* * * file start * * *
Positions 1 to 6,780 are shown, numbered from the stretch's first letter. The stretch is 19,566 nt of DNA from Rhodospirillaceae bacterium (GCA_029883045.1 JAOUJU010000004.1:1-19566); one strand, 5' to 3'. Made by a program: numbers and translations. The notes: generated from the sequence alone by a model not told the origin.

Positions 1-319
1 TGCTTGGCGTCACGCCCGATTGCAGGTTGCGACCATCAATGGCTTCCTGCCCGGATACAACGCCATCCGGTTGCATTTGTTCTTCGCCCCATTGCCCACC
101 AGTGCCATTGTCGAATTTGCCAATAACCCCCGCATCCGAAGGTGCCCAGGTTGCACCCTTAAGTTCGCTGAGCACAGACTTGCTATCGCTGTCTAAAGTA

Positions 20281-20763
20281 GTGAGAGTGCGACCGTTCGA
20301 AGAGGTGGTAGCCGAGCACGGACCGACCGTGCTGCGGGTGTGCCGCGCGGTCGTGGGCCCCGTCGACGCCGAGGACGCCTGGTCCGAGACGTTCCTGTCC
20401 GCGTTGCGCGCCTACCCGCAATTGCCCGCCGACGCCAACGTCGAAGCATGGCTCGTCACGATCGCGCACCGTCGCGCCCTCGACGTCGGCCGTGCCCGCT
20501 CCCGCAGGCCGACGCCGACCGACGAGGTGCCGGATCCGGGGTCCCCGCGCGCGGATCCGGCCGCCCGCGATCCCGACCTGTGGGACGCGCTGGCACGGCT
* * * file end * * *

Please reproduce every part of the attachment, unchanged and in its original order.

Positions 1 to 6,780 are shown, numbered from the stretch's first letter. The stretch is 19,566 nt of DNA from Rhodospirillaceae bacterium (GCA_029883045.1 JAOUJU010000004.1:1-19566); one strand, 5' to 3'. Made by a program: numbers and translations. The notes: generated from the sequence alone by a model not told the origin.

Positions 1-319
1 TGCTTGGCGTCACGCCCGATTGCAGGTTGCGACCATCAATGGCTTCCTGCCCGGATACAACGCCATCCGGTTGCATTTGTTCTTCGCCCCATTGCCCACC
101 AGTGCCATTGTCGAATTTGCCAATAACCCCCGCATCCGAAGGTGCCCAGGTTGCACCCTTAAGTTCGCTGAGCACAGACTTGCTATCGCTGTCTAAAGTA

Positions 20281-20763
20281 GTGAGAGTGCGACCGTTCGA
20301 AGAGGTGGTAGCCGAGCACGGACCGACCGTGCTGCGGGTGTGCCGCGCGGTCGTGGGCCCCGTCGACGCCGAGGACGCCTGGTCCGAGACGTTCCTGTCC
20401 GCGTTGCGCGCCTACCCGCAATTGCCCGCCGACGCCAACGTCGAAGCATGGCTCGTCACGATCGCGCACCGTCGCGCCCTCGACGTCGGCCGTGCCCGCT
20501 CCCGCAGGCCGACGCCGACCGACGAGGTGCCGGATCCGGGGTCCCCGCGCGCGGATCCGGCCGCCCGCGATCCCGACCTGTGGGACGCGCTGGCACGGCT